How do you find a mate in the vast blue desert of the ocean? A fish could swim for months and when they finally stumble upon a member of their species, they turn out to be the same sex. Evolution has endowed more than 500 species of fish with a cunning solution: switch sex to complement your new partner – whatever their sex may be.

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Clownfish swimming in coral reef. © tiaramaio/Getty

Seeing Finding Nemo with fresh eyes

The most famous of these oceanic hermaphrodites are the clownfish (also known as anemonefish): the stars of Finding Nemo – a film about a young clownfish who loses his mum to a barracuda and ends up going on an incredible, ocean-going adventure before being reunited with his dad, Marlin.

Needless to say the animated movie takes more than a pinch of artistic licence. These monogamous reef dwellers set up home together in an anemone, whose stinging tentacles offer the couple, and their eggs, protection.

A biologically accurate version of the blockbuster would therefore have seen Marlin the dad transition into a female and start having sex with his son Nemo, which might have made for a less popular family film.

The bigger female is the boss in the relationship – it’s her job to defend the territory while the male cares for the eggs. The fish live up to 30 years in the same anemone, often with a bunch of juvenile males in attendance. If the female is killed, it triggers Mr Clownfish to transform into the new dominant female, and one of the juvenile males to mature into her mate.

A biologically accurate version of the blockbuster would therefore have seen Marlin the dad transition into a female and start having sex with his son Nemo, which might have made for a less popular family film.

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Observations in the lab

Neuroscientist Justin Rhodes of the University of Illinois has a lab full of clownfish. His research has shown that the male-to-female sex change starts first in the brain and only after months or even years later do the fish’s gonads catch up and become fully female. Rhodes introduced me to a transitioning fish via Skype. It was half way through the change, which meant it had a feminised brain but male gonads. This could be considered confusing for the fish, but Rhodes is certain that if asked, the fish would say it’s female.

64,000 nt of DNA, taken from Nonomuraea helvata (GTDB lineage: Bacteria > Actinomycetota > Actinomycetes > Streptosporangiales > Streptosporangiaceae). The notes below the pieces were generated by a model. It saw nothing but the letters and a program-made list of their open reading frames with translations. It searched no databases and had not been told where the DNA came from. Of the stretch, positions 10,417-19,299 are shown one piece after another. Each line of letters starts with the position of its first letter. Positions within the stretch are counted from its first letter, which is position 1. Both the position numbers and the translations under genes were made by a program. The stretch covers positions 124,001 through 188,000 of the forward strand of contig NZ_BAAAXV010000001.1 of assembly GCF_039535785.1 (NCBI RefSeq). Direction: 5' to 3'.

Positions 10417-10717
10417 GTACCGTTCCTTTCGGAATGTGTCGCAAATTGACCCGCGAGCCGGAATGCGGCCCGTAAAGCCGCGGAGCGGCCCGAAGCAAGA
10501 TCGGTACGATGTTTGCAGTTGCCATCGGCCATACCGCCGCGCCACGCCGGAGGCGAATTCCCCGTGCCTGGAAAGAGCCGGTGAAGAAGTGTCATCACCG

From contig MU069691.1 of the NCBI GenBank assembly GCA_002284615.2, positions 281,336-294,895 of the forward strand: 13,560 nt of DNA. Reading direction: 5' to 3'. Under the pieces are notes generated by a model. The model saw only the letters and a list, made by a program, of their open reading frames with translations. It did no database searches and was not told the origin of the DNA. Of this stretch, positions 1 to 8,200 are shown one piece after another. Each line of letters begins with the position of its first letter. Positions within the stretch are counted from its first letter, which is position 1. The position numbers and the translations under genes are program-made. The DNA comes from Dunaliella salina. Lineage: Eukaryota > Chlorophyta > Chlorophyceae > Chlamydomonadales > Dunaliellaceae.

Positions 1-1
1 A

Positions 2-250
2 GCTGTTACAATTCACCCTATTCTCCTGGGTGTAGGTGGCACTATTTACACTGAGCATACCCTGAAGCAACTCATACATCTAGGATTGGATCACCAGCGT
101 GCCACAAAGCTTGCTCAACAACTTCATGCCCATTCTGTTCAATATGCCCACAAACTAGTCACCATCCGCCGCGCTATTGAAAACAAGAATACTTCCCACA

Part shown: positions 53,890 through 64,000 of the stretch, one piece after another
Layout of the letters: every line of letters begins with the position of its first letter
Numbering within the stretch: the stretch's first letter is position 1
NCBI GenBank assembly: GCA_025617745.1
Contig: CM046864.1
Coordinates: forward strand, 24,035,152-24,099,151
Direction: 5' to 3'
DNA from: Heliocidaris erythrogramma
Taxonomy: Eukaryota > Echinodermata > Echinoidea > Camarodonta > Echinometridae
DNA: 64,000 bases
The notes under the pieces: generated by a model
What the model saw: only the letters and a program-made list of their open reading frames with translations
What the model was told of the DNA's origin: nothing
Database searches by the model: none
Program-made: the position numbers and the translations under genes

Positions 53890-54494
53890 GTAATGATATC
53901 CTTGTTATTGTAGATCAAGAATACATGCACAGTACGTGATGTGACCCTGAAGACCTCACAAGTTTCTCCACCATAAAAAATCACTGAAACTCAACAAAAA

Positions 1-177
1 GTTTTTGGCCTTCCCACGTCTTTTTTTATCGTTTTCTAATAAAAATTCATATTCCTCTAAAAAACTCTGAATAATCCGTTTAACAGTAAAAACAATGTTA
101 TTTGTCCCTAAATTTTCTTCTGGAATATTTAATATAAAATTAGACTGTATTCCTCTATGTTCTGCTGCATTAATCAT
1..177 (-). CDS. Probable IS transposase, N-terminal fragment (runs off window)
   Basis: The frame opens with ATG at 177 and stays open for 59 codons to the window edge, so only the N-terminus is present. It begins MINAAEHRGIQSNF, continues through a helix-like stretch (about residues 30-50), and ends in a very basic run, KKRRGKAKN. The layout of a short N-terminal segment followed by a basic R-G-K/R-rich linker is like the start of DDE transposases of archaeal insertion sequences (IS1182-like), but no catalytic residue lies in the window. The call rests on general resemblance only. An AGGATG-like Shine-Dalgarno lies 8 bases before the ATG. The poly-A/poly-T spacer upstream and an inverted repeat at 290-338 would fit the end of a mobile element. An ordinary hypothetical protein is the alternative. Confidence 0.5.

“That’s the great thing about these fish, they’ll tell you,” he told me.

All Rhodes has to do is put the fish in a tank with another female. In the wild, highly territorial females are guaranteed to fight. It is unmistakeable behaviour. Quite different to a female encountering another male, which as the submissive sex, does not instigate a deadly territorial war.

Clownfish amongst the tendrils of an anemone
Clownfish amongst the tendrils of an anemone on the Great Barrier Reef, Australia. © Reinhard Dirscherl/Getty

A lesson in the complexity of sex

The simple experiment shows that these transitional clownfish both behave like females and are recognised as females by other fish, even though their biological sex remains male. These transitioning hermaphrodites teach us lessons on the complexity of sex by exposing the flaw in assuming a linear relationship between gonadal sex, sexual identity, sexuality and sexed behaviour, even in a fish.


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Main image: A clownfish illustration © Holly Exley

Authors

Author, broadcaster, Nat Geo Explorer and zoologist

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